‘Ring-fencing would be a bit like Brexit, wouldn’t it?’ says Mike Gooley as he settles into a red leather seat in his plush boardroom in Kensington.
To add some context to his remark, Gooley — who is the owner of Ealing Trailfinders — runs an international travel company and made a £1million donation to the remain campaign.
Over the past 21 years, he has also pumped £25m into his local rugby club. They have moved up from the amateur London leagues and, sitting second in the Championship, now have their sights set on the top flight.
Millionaire owner Mike Gooley says clubs will fight plans for Premiership to scrap promotion
Those ambitions, however, could soon be scuppered. Leaked board minutes reported in last week’s The Mail on Sunday revealed that Premiership clubs want to scrap promotion and relegation in favour of a cosy ring-fenced league.
‘This business of ring-fencing is absolutely counter to the spirit of sport,’ says Gooley. ‘Incidentally, it might also be unlawful. It could be open to challenge in law that they’re abusing a dominant position — a monopoly — by forming a closed shop.
‘Some Championship sides have invested a lot of money with the possibility that they could reach the Premiership. A barrister’s opinion would be needed on that — and those opinions would be sought if they are going that way.
‘On another note, what happens if one of the teams ends up so weak that they’re an embarrassment to the Premiership? Promotion and relegation takes care of that. At the very least, a team have to regroup in the Championship and prove themselves again. There could be some unforeseen consequences.’
Gooley’s Ealing Trailfinders have moved up leagues and now sit second in the Championship
One of the first hurdles for Ealing is that their home ground — Vallis Way — does not meet Premiership requirements. Premiership Rugby chief executive Mark McCafferty sniffed at the notion of Ealing winning promotion, describing it as a ‘concern’. However, plans are afoot for a ground share should the club achieve their ambition.
Alternatively, Europe’s PRO14 has been identified as a more welcoming alternative than the English top flight which will imminently receive a £200m cash injection from its deal with private equity firm CVC.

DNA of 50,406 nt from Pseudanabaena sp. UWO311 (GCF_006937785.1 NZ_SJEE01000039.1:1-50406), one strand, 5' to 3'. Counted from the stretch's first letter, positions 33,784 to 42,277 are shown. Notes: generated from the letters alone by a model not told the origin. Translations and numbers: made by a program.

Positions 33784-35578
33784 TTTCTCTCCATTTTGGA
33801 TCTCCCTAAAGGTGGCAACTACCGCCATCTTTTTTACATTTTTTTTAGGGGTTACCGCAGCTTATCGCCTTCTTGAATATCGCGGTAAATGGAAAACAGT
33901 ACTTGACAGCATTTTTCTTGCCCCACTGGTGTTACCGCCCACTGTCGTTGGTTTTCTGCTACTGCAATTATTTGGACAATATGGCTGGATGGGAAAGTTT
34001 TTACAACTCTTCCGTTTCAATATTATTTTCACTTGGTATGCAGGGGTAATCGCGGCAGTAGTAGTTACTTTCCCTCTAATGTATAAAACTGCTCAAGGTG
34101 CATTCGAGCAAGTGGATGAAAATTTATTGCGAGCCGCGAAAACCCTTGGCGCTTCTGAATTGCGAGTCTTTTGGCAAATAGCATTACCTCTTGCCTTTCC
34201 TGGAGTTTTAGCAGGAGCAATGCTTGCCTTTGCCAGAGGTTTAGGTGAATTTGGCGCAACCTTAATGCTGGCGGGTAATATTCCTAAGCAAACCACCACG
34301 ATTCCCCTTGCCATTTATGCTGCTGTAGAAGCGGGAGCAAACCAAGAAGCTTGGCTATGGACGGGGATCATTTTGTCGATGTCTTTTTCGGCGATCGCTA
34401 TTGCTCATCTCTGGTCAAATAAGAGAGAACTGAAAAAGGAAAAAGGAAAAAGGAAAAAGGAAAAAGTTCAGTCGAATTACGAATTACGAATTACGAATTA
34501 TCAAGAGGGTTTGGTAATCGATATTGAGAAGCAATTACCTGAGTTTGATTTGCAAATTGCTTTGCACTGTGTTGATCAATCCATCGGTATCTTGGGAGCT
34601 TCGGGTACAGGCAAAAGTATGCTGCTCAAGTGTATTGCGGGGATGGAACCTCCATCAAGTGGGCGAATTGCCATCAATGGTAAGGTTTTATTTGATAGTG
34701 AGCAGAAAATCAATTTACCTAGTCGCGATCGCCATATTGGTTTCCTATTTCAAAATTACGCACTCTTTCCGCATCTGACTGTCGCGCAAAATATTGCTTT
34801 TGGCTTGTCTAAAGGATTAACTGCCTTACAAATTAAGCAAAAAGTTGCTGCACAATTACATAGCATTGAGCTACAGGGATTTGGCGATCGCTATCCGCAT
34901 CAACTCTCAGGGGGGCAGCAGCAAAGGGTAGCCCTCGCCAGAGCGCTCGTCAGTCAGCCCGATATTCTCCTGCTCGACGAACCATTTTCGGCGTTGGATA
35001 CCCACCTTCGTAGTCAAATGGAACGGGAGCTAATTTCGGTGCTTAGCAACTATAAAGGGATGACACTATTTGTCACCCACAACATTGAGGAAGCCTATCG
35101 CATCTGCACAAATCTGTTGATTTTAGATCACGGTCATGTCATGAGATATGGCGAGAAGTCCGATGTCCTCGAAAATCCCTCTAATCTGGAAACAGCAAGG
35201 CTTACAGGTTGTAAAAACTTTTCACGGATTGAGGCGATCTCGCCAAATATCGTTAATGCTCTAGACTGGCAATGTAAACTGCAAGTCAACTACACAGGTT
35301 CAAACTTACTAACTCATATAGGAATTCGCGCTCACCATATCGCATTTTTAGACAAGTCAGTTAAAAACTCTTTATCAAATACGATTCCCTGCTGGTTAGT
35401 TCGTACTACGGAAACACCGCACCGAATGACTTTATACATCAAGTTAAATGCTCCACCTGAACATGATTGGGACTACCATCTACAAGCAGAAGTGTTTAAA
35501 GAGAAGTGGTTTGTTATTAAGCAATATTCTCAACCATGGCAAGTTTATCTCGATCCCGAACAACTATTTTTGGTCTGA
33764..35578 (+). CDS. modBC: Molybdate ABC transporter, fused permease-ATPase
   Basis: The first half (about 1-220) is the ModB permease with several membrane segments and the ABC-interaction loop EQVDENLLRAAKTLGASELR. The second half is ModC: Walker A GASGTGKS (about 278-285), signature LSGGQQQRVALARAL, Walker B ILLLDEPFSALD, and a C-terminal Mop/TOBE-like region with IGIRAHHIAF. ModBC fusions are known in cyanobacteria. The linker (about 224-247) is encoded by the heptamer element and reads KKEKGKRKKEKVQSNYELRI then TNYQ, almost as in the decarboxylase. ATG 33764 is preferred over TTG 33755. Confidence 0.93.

‘Our first aspiration would be to play in the Premiership,’ says Gooley. ‘That’s the Corinthian of rugby. We talked to Brentford who were already talking to London Irish. Supposing we pipped London Irish in the league, then how about we take over their commitment of Brentford? They could play at Vallis Way! On a serious note, we have been talking to other venues for some time.
‘Perhaps the PRO14 would be a second aspiration. We have looked at the PRO14 because they would accept our stadium.’
A former SAS officer, Gooley first invested into Ealing in 1999 with a £10,000 shirt sponsorship. The club have struggled to consolidate a fan base but their efforts have focused on developing an academy. Their goal is to emulate the success of Exeter Chiefs.
The club’s budget is currently under £2m per year but Gooley, who is worth £360m, revealed it would not be a struggle to spend up to the Premiership’s £7m salary cap.
‘Myself and my wife, Fiona, used to travel around the country watching the team play in a muddy field with four other people,’ he says. ‘I haven’t written cheques to accelerate us straight into the Premiership but if we need to spend £7million, then I’m good for it.
‘I could sign a cheque now but at the moment it’s all hypothetical, isn’t it? If I couldn’t sign a cheque it’s a f****** pointless exercise.
Ealing Trailfinders’ home ground Valis Way does not meet Premiership requirements
‘If being in the Premiership was the be all and end all then I would have bought London Irish. Instead, we have built from within. We’ve developed our own coaches and we want to have the most outstanding academy in the country. I don’t want success just by writing another nought on the end.’
Gooley and his Trailfinders are not alone in their quest to move into the promised land. Nottingham, Coventry and Cornish Pirates also have one eye on the Premiership, despite being seen as second-class citizens. The Championship has been a breeding ground for players such as Harry Williams, Guy Thompson and Sam Simmonds, and Gooley feels the league deserves more recognition.
‘The Championship, to me, doesn’t seem to command a great deal of respect,’ says Gooley. ‘At least five of our squad from last year are in the Premiership but we don’t get anything in return. It seems to me that the notion of a transfer fee should be brought in. We don’t believe the Championship is properly respected and supported.
‘We were made the guinea pig on the tackle rules. It’s “Oh we’ll just use the Championship”. That’s an indication of the attitude.
‘It’s amazing how, as human beings, we make everything as complicated as possible. It starts out as a lovely game and it turns into a game of Monopoly.’